- Some include section numbers: Section 3
- Some include section numbers as part of the page numbers (e.g. A6, B4)
If you have a citation to a specific newspaper article that you are interested in finding, you can search the Library Catalog or the Electronic Journals List for the title of the journal.
Household Horror: Domestic Masculinity in Poe's 'The Black Cat' By: Bliss, Ann V.; Explicator, 2009 Winter; 67 (2): 96-99.
Household Horror: Domestic Masculinity in Poe's 'The Black Cat'
|Author(s)||Bliss, Ann V.|
|Journal volume and issue||Volume 67 Issue 2|
|Page numbers for the article||96-99|
|Database where you found the full-text of the article||MLA Bibliography|
|Database platform||EBSCO Host|
|Database provider (library or other group which provided access to the database)||Georgia Tech Library|
|Web address of the database||http://web.ebscohost.com/ehost/|
Clues that this is an online article:
- Includes the elements of an article citation, such as two titles, volume/issue numbers, and page numbers
- Includes the name of the article database in which the article was found: MLA Bibligraphy
- Contains a URL to the article database in which the article was found: http://web.ebscohost.com/ehost/
- Includes a date of access
Like print articles, you can search the Library Catalog or the Electronic Journals List for the title of the journal, newspaper, or magazine to see if we have access to the publication here at the library.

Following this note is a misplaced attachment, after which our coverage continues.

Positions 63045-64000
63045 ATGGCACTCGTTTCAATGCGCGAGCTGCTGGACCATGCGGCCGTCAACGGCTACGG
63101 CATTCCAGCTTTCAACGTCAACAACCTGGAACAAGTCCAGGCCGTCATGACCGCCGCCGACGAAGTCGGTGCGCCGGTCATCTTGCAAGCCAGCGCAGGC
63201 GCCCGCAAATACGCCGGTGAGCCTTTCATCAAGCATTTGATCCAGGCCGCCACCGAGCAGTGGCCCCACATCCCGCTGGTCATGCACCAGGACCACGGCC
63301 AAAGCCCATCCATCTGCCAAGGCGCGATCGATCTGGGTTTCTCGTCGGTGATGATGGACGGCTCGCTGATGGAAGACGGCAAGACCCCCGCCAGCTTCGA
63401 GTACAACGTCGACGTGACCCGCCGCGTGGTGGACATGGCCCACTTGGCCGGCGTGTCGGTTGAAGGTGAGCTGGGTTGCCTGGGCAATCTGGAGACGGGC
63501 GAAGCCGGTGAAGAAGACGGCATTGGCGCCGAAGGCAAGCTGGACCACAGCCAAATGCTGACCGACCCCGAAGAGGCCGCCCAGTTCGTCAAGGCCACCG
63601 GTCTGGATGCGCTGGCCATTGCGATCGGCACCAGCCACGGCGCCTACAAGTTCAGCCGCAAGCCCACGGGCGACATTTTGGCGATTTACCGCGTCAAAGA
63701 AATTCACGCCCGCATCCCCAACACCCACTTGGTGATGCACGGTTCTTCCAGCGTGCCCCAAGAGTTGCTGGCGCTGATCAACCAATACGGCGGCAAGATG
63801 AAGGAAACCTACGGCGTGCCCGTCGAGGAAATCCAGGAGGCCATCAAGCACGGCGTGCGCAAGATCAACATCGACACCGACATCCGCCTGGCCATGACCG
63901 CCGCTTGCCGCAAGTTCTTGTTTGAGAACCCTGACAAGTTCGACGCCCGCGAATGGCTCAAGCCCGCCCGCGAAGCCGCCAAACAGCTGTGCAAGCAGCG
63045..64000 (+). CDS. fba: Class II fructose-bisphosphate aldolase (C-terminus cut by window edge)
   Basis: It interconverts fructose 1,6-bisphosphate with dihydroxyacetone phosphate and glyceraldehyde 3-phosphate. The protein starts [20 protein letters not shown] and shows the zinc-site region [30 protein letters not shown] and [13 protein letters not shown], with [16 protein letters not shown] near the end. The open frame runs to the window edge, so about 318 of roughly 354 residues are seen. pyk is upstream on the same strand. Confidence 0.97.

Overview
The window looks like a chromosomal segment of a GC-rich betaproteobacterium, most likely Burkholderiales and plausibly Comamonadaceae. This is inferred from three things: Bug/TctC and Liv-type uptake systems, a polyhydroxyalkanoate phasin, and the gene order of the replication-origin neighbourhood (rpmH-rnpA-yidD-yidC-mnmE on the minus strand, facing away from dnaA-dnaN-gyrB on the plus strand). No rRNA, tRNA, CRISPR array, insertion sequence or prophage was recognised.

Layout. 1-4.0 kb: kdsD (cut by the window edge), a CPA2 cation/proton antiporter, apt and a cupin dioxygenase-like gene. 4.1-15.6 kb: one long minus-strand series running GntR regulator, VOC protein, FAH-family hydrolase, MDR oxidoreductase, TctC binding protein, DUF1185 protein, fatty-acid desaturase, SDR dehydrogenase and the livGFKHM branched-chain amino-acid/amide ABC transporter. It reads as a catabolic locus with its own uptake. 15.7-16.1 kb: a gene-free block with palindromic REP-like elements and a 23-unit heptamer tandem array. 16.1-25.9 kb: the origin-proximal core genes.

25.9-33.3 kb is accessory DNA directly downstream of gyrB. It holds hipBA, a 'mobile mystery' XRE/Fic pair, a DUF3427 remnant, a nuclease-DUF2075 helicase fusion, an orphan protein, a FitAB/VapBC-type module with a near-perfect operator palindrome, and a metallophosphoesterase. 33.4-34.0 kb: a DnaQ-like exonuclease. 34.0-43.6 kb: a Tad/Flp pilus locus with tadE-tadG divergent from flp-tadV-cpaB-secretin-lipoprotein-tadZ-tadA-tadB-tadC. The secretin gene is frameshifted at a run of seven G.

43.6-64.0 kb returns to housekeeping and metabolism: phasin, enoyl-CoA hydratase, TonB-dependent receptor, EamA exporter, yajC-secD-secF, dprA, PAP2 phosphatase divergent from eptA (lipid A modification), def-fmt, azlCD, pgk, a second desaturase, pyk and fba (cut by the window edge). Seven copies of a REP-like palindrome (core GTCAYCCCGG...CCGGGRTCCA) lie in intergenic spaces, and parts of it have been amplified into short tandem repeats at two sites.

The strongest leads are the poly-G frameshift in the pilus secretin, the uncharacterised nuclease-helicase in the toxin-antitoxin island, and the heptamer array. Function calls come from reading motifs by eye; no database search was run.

(all of the elements might not be available for each web page)
NationMaster, http://www.nationmaster.com/index.php. 2009. Accessed November 19, 2009.
|Author||no author listed|
|Title of web page||NationMaster|
|Web site host or publisher||NationMaster.com|
|Date of copyright or date page was updated||2009|
|Date you accessed the page|| November 19, 2009|
Clues that this is a web page:
- Often does not have individual authors
- Includes a URL to the site.
- Does not include the name of a library or library database
- Includes a date of access.
Thanks to Utah State for the permission to use and modify the "Elements of a Citation" and "Why You Should Cite Your Sources" material.
Print copies of journal articles:
Include the page extent of the whole article when writing your full citation, not just the pages you have referred to.
Full: O’Gorman, E. (1999). Detective fiction and historical narrative. Greece and Rome. 46, 19-26.
Brief: O’Gorman, 1999
If there are more than three authors, for the brief citation you can just state the first author, followed by et al.
Full: Christie, D., Cassidy, C., Skinner, D. Coutts, N., Sinclair, C. Rimpilainen, S., and Wilson, A. (2007). Building collaborative communities of enquiry in educational research. Educational Research and Evaluation, 13 (3), 263-278.
Brief: Christie et al., 2007
Print journals accessed online:
If you access a journal article online (e.g. through JSTOR), but it is also available in print, use the same format for citation as above.
If the journal is ONLY available online, you should include the URL. Note that online-only journal articles may not have page numbers:
Full: Farrell, L.G. (2013). Challenging assumptions about IT skills in higher education. Journal of Learning Development in Higher Education, 6. Available at http://www.aldinhe.ac.uk/ojs/index.php?journal=jldhe&page=article&op=view&path=173&path=138.